• Besides changing colors and patterns, chameleons also “talk” to each other by flattening themselves sideways to look taller, rocking from side to side, curling and uncurling their tails and opening their mouths. • A chameleon’s tongue launches at more than 26 body lengths per second. It accelerates from 0 to 20 feet per second in 20 milliseconds. 1 At 50 g (50 times the acceleration due to gravity), the acceleration is 5 times the acceleration of a fighter jet. • Some chameleons eat leaves in addition to the standard insect fare. Occasionally, they will launch their tongues at distant leaves and even water droplets. Perhaps in a pre-Fall world, before Adam sinned, chameleons used their tongues in the same fashion but ate only leaves. God foreknew the Fall, and His design of the chameleon’s tongue would prove to be a great asset in the post-Fall world. • Chameleons can sharply focus on an object as little as one inch away. • Chameleons are usually very solitary. But sometimes you will see a pair of them together or one male with several females. • Some chameleons will dig pits or tunnels to lay two to as many as eighty eggs, depending on the species. Incubation can be as little as a month and a half to as long as two years. Eggs within a clutch usually hatch within days of each other. The offspring sometimes dig together to the surface, after which they are on their own. • The babies of some species, especially those from mountainous environments, develop completely inside the mother’s body. Shortly after birth, they break free of the clear membrane encasing them. • Males most often have more elaborate ornamentations (such as the presence of or a greater number of horns) and are more brightly colored than females. In some species, however, females are extremely colorful, much more so than the males. • Most chameleons are found in sub-Saharan Africa as well as on the island country of Madagascar. Some are also found in northern Africa, southern Europe, southern India, the Middle East, Sri Lanka, and several smaller islands in the western Indian Ocean. They live in varied habitats, from rainforests to savannas and even deserts. • Fact 1: the Weird Tongue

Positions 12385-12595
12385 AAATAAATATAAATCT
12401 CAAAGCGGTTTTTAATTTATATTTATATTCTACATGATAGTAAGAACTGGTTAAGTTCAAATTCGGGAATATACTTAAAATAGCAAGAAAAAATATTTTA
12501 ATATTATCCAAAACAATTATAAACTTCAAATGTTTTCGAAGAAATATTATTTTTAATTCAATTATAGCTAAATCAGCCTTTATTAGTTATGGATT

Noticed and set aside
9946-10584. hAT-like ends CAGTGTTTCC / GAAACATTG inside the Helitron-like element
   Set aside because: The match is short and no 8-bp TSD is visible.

• Chameleons move very slowly and with great deliberation. To allow them to catch their prey they have evolved a very special tongue, which is extremely long, often it is longer than the body. The tongue can shoot out of the mouth and catch its prey with extraordinary speed, approximately 30 milliseconds (30 thousandths of a second). At the tip of the tongue there is a suction cup like structure, covered in mucus. When a chameleon sees an insect, it is very still, and captures the prey with its tongue, before the insect realizes that it is about to become dinner. • Fact 2, its Eyes Can Move Independently